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Mon, 27 April 2015 19:27:04
Sri Lanka residents to be full time Australia uni students
17 Aug, 2011 06:11:14
Aug 17, 2011 (LBO) - Residents in Sri Lanka could enroll as fulltime students of University of Ballarat in Australia through a study centre in Colombo under an education service deliver structure implemented for the first time in the island, officials said.
The Sri Lanka centre is run by the Australian Technical and Management College (ATMC), which operates campuses for University of Ballarat in several locations in Australia.

The process where students complete the degree in Sri Lanka is being offered in the island for the first time.

"A student who comes to the centre is a direct student of the University of Ballarat, this is happening for the first time in Sri Lanka," ATMC chief executive Manish Malhotra said.

"They are not ATMC students, ATMC is just a service provider for the University in this country.

"What it means is that a student who enrolls here gets a university ID card, offer letters degrees from the university. So they can transfer to any Ballarat location in the world if they want."

But students at the study centre can complete their course without moving out. The centre will have Sri Lankan lecturers visiting lecturers, supplemented by Australian lecturers.

Rowena Coutts, deputy vice chancellor of the University of Ballarat says any staff recruited by ATMC will be personally interviewed by Ballarat staff.

Higher education minister S B Dissanayake said only 17 percent of those qualified for university entrance from the high school system found places in state universities creating a huge demand for tertiary education.

Each year about 50 million dollars are spent by parents to educate their children abroad, he said. The government is to allow non-state universities, especially branches of foreign universities to set up office in Sri Lanka under a new law.

Australia's ambassador to Colombo Kathy Klugman said Australia is a popular higher education destination for Sri Lankans and the study centre will lower the cost of an Australian degree for parents.

Rohini Goonetilleke academic advisor to the study centre says an undergraduate degree will cost between 800,000 to 900,000 rupees a third of a resident program in Australia saving on living costs in that country.

A Master's program could be completed between 600,000 to 700,000 rupees. Programs in business, information technology is offered through the centre.

Coutts says the university has developed a detailed system to ensure that teaching and assessment standards at all centres are the same.

For example work by Sri Lankan students will be randomly picked and sent to Australia to be 'blind marked' along with those of Australian students.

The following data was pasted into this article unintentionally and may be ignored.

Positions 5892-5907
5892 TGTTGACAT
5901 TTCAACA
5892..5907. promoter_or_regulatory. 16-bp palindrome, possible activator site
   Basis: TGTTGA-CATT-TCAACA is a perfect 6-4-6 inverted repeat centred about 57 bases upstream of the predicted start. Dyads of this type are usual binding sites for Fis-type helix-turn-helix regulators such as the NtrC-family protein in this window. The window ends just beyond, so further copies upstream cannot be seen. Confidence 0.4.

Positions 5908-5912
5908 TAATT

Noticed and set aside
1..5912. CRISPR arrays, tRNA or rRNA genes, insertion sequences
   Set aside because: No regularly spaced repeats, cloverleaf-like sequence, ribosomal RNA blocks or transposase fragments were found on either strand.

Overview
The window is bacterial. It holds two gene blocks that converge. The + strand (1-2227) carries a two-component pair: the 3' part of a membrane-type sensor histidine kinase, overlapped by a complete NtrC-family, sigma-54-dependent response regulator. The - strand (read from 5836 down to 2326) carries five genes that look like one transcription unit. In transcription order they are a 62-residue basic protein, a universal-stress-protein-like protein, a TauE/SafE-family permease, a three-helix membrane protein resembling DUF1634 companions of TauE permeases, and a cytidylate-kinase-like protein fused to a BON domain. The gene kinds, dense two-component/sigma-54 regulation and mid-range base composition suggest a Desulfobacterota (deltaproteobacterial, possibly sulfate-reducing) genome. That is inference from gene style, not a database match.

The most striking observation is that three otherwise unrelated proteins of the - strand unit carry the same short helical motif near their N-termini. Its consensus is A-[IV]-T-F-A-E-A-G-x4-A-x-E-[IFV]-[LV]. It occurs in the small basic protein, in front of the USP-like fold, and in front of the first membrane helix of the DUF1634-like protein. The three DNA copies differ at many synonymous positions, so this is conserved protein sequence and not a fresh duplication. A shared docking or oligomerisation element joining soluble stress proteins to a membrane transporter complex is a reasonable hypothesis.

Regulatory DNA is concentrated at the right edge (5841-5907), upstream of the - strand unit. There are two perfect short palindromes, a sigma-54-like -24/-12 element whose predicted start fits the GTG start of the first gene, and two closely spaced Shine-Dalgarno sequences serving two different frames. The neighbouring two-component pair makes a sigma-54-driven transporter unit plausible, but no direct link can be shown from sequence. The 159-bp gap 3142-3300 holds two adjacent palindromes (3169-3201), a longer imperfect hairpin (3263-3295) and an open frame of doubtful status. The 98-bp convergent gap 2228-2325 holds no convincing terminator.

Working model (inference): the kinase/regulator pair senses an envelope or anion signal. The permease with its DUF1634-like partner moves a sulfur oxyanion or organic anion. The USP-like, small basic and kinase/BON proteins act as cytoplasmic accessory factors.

There will also be period audits of the Sri Lanka centre.

"There will also be an annual audit which I personally do with every partner," Coutts said.

"We go through a rigorous review to make sure that every requirement of the university and the government of the country is followed."

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6. Niro Aug 18
These agents deliver sub-stranded education. They simply take advantage of the situation: i.e eagerness of parents to give their children a degree qualification.

Due to low entry criteria for the degree programs, people who receive this education have little ability to even grasp sub-stranded curriculum being taught. They will only realize this when they hit the job market.

Employers are looking for people who have a good understanding of what they have studied/learnt. They are not looking for mere 'degree holders'.

5. Seberet Aug 17
ATMC is just a service provider for the University of Ballarat. That's why you have not heard of it.

Having said that, i do wish the authorities would bring top tier universities. I.e, Malaysia getting down Monash

4. dr lsb Aug 17
I am a doctor working permanantly in australia. I would advice you that this institue or the university is not a well reputed one in australia.Be careful before spending your hard earned money.
3. TrainDriver Aug 17
I had been in Australia since 1989. Until today I had not heard of Australian Technical and Management College (ATMC). I wonder who they are.
2. fb Aug 17
Countries should not be governed with the intent of saving foreign exchange. Foreign exchange shortages came after 1951 because a central bank created which printed money and tried to keep a peg at the same time. That problem can be solved either by not printing money or floating the exchange rate and not intervening in forex markets, like other countries have done.

Countries are about people. If a citizen has to spend less to get a good education that helps the citizen. It is something to be celebrated. If a citizen gets a useful education and can get a higher paying job (which also means his output will be higher) he will benefit and other people will also benefit.

It is not about foreign exchange, it is about eduction opportunities for citizens

1. Tharu Aug 17
This kind of non-stste universities Sri Lankans do not expect and want. Who get 20% free education? Sri lanka neeed non-state university created by Sri Lankan business people with 3 or 4 faculties with foreign colleberation.

They are the non-state university which can stop foreign currency outflow and earn foreign currency. Others will create only outflows through different chennels. Sad!